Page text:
The age-old question of “how do I get started with X?” is not an easy one to answer. Not because there is no information available, but exactly because there is, or rather, there is way too much. So how do you know which one is useful for a novice developer looking to pick up a new framework and which one isn’t?
It’s tough isn’t it? And on top of that, you have tutorials, videos, courses and projects to work on. The term “analysis paralysis” comes to mind for these situations, and I’m sure you’ve been there as well.
The secret to breaking free from that paralysis is to start doing something, it doesn’t matter what, and here you can find a list of 5 interesting projects you can build and learn something from in the process.
I always say that the best type of projects to build are the ones that have already been done. That way you forget about the pressure of coming up with something new and original, instead you worry about figuring out how to copy something that’s already been done (thus you know it can be done).
In this particular tutorial, you’ll create a clone of Twitter’s sidebar. It’s merely a test project, since you can’t really do anything with it by itself, however, you’ll be able to learn the basics around React without worrying about tasks such as data fetching. Those will come later.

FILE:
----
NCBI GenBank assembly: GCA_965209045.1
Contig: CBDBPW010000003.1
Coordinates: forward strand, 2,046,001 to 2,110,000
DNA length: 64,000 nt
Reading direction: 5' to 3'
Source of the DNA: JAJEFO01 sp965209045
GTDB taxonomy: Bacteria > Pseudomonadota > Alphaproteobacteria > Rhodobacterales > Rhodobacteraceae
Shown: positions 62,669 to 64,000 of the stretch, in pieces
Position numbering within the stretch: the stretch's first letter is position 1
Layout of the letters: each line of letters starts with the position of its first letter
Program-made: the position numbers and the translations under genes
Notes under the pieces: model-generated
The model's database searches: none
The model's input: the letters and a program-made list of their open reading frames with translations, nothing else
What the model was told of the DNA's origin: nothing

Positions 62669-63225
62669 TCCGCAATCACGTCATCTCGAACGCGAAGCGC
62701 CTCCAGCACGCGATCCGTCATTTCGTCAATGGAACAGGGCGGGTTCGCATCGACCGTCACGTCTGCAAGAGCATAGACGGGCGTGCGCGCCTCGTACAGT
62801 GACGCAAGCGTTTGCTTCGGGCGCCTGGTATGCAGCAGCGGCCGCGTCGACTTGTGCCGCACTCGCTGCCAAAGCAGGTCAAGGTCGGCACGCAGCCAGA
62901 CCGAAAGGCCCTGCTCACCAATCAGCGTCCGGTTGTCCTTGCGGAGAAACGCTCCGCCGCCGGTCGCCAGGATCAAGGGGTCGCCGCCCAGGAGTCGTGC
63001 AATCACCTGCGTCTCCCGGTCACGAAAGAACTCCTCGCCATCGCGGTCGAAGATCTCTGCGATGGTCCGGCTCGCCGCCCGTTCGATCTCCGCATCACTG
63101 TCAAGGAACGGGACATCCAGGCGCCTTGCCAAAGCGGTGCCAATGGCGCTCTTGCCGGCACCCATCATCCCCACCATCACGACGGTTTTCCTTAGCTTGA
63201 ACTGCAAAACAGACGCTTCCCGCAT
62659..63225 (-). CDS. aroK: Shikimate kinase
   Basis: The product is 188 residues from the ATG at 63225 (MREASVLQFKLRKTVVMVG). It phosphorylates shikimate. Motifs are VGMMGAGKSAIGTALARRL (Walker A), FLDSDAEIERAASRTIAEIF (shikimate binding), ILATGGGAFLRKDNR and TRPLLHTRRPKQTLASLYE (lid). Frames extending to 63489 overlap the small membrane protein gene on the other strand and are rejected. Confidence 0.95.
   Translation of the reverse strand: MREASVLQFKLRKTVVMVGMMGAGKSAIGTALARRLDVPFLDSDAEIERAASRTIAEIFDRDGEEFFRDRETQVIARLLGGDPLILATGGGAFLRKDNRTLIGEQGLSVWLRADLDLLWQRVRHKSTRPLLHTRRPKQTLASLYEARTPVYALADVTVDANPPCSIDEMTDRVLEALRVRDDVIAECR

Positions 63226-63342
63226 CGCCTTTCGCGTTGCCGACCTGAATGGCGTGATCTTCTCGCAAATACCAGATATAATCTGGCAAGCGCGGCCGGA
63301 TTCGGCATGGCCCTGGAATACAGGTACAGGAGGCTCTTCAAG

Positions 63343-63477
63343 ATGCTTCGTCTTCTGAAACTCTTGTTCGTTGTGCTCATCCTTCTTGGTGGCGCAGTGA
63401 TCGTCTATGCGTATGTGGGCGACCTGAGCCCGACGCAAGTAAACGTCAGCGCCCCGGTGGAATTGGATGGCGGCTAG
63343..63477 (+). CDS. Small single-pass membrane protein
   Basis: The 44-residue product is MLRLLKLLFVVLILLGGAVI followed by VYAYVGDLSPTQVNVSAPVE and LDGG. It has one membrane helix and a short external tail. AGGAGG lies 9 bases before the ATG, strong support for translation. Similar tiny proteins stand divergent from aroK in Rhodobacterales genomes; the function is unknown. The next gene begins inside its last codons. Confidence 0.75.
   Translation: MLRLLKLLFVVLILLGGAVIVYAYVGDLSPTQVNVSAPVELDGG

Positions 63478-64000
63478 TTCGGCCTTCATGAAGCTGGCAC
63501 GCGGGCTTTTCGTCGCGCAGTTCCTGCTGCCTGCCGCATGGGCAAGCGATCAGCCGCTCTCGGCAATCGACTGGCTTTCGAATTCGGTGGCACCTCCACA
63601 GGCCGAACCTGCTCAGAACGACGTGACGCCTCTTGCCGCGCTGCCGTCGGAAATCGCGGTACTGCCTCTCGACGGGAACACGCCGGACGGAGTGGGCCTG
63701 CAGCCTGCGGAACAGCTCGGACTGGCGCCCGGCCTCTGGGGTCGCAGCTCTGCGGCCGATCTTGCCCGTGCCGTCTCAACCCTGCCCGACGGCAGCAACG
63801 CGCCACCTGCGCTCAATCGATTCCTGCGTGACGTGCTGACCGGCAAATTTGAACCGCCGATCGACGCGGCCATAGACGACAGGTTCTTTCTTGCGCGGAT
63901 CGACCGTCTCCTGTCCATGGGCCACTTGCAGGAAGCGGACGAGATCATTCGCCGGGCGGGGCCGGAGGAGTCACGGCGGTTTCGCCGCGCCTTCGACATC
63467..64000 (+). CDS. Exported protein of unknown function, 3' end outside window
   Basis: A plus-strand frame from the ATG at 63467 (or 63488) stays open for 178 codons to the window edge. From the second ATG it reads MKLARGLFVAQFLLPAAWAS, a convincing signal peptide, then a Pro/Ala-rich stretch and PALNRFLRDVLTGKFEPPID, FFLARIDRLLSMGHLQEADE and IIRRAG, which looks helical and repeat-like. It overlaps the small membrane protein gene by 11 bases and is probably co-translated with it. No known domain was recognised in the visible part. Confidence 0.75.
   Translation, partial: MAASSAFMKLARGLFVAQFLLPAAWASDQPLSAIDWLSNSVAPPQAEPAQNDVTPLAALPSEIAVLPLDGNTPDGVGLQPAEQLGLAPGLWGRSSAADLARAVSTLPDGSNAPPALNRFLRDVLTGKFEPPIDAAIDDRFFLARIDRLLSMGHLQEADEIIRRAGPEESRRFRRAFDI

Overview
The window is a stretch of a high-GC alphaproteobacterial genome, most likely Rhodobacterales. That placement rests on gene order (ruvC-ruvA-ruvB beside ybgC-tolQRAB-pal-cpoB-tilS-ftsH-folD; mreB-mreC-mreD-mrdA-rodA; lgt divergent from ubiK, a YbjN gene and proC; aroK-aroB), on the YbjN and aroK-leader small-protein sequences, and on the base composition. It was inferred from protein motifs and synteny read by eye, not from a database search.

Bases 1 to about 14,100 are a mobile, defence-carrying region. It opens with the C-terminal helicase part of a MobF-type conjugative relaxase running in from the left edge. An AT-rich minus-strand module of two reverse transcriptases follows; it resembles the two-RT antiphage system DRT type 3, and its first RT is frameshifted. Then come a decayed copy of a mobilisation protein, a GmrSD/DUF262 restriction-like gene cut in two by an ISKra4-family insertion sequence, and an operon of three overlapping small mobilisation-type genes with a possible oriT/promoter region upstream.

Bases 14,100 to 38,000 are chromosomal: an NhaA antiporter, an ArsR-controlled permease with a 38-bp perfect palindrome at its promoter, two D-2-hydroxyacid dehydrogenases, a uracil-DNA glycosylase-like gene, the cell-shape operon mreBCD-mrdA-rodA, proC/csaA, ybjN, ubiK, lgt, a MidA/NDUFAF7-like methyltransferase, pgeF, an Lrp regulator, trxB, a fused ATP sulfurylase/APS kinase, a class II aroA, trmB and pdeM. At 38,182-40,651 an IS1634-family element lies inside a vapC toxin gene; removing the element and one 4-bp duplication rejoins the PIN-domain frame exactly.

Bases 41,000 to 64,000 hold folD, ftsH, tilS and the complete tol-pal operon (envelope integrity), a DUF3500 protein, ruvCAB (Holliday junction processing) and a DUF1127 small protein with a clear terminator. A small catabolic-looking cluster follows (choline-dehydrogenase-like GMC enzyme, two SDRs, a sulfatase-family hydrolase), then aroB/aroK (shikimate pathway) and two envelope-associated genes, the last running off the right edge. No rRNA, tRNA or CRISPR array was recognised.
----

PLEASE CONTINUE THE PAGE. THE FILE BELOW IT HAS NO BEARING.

This is a great first tutorial if you’ve only done one or two projects with React, because it’ll cover topics such as:
- Creation of a new React project using
- Styling of your components using MaterialUI
- You’ll learn about hooks and how to use them.
- You’ll also learn what Higher Order components are and what you can do with them.
Check it out first, or skip it if these topics are already something you’ve covered.
2. Build a blog
This is one of the classics, next to the To-Do app, the blog is a bit more complex, yes, but it also covers some other interesting activities, such as having multiple sections and having to navigate between them.
In this tutorial, you’ll not only practice that, but you’ll also use the knowledge gained from the previous project about hooks to understand how custom hooks from 3rd party libraries can be used.
As part of this tutorial you’ll work on:
- Cloning and working with an existing project.
- React Router and how to use it to add navigation to your application.
- Using custom hooks from 3rd party libraries.
- Setting up a 404 page and what it means.
This is a great second tutorial because it’s not overly complex and it slowly adds new concepts by showing you some practical examples.
3. Start interacting with 3rd party APIs
One big topic you’ll have to learn how to work with, is requesting data from 3rd party libraries.
It’ll eventually become a common task, something you’ll be doing as an afterthought, but to get there, you have to start somewhere right?
This tutorial shows you how to interact with Wikipedia’s public REST API and build a search engine around it.